Having lunch with a couple of friends the other day we got chatting about pumpkin carving. They could take it or leave it. Me? I can’t imagine October without it. The anticipation from my kids of what face they’ll make this year. The ripe scent when my knife makes its first deep cut into pumpkin flesh. The chatter of six voices sharing markers and spoons and toothpicks and comparing the insides, faces and progress of each other’s creations. The smooth, slimy feel of seeds as I pick them out of the sticky pulp. The way the lids fit perfectly back on their jagged jack-o-lantern jars. The salty, earthy flavor of seeds freshly roasted. And yes, someone always gets slimed.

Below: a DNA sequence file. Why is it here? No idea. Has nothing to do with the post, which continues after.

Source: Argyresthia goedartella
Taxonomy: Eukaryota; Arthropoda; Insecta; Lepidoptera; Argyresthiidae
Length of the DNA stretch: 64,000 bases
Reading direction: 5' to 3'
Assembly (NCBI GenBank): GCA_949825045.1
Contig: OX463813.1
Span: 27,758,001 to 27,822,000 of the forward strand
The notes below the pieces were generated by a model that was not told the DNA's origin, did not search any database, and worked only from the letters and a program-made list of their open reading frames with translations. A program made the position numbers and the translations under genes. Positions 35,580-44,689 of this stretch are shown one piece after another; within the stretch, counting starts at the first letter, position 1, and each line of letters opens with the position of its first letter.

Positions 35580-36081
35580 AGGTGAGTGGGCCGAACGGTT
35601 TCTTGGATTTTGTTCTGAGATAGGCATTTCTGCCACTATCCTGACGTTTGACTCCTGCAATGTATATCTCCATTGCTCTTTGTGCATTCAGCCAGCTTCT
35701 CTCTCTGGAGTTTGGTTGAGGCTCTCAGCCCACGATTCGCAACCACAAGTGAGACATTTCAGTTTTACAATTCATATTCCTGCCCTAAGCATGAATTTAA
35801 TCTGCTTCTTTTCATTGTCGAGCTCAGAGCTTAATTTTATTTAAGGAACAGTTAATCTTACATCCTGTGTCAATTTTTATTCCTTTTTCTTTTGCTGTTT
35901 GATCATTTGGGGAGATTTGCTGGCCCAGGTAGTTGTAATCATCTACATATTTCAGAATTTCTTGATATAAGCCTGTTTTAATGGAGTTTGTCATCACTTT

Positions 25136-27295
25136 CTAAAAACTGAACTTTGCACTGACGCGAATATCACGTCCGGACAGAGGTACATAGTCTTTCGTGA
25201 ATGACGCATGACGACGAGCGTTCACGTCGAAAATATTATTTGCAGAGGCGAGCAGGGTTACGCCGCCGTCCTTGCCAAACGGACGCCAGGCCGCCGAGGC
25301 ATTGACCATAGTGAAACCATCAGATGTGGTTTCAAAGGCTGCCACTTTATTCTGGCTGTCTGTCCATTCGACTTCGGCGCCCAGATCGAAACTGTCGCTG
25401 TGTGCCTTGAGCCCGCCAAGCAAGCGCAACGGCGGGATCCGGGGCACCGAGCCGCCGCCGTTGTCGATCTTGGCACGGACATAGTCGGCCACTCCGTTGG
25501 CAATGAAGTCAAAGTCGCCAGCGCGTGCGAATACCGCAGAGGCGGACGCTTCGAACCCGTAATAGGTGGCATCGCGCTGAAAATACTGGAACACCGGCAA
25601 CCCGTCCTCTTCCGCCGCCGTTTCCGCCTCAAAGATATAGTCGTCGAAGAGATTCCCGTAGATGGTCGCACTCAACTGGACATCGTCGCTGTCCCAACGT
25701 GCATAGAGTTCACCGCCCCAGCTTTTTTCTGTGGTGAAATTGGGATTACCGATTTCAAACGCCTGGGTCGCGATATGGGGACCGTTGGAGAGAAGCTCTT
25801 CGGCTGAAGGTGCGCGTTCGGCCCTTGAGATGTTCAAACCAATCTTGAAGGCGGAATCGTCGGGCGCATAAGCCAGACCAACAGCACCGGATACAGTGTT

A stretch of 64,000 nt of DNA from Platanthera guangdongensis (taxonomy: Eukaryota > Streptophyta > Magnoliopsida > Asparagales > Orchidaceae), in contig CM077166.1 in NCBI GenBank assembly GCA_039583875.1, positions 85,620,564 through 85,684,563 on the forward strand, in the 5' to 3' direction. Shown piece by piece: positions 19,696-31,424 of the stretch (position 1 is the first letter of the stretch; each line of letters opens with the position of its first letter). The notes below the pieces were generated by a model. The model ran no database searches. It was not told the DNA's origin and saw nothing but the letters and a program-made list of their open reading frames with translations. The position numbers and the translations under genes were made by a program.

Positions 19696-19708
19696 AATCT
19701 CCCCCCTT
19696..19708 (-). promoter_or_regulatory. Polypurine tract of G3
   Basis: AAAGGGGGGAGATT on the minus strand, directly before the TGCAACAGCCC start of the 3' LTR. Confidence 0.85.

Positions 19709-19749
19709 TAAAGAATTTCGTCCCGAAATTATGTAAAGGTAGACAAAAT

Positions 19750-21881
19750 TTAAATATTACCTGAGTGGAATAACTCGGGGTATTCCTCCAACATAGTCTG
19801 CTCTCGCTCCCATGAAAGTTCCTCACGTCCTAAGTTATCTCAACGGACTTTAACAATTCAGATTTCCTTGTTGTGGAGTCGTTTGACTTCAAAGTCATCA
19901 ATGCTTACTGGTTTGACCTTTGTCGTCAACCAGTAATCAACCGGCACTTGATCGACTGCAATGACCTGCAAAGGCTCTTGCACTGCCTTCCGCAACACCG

I’m a holiday tradition girl. Traditions do something inside of me, tickling my senses, marking years and memories, solidifying who I am and who I’m with and the glorious blessing of being alive.
My other fall traditions include, but are not limited to; a family hayride, ordering foamy soaps, candles and hand sanitizers with scents like Pumpkin Cupcake and Crisp Fall Morning and placing them in our bathrooms, on our counters, tucking them in backpacks and pockets. Multiple visits to our local farmer’s market, Butterfields, for crisp apples and a run through the straw maze.
Filling and refilling the candy dish on the counter with candy corn. Baking and eating pumpkin bread and apple crisp topped with vanilla ice cream. Watching It’s The Great Pumpkin Charlie Brown with our whole family piled together on the couch. Drinking Pumpkin Lattes on Saturday morning.
What are some of your fall traditions?
“Do you have “Shake It Up Baby?” a guy asked me one day when I was working my high school job at a record store.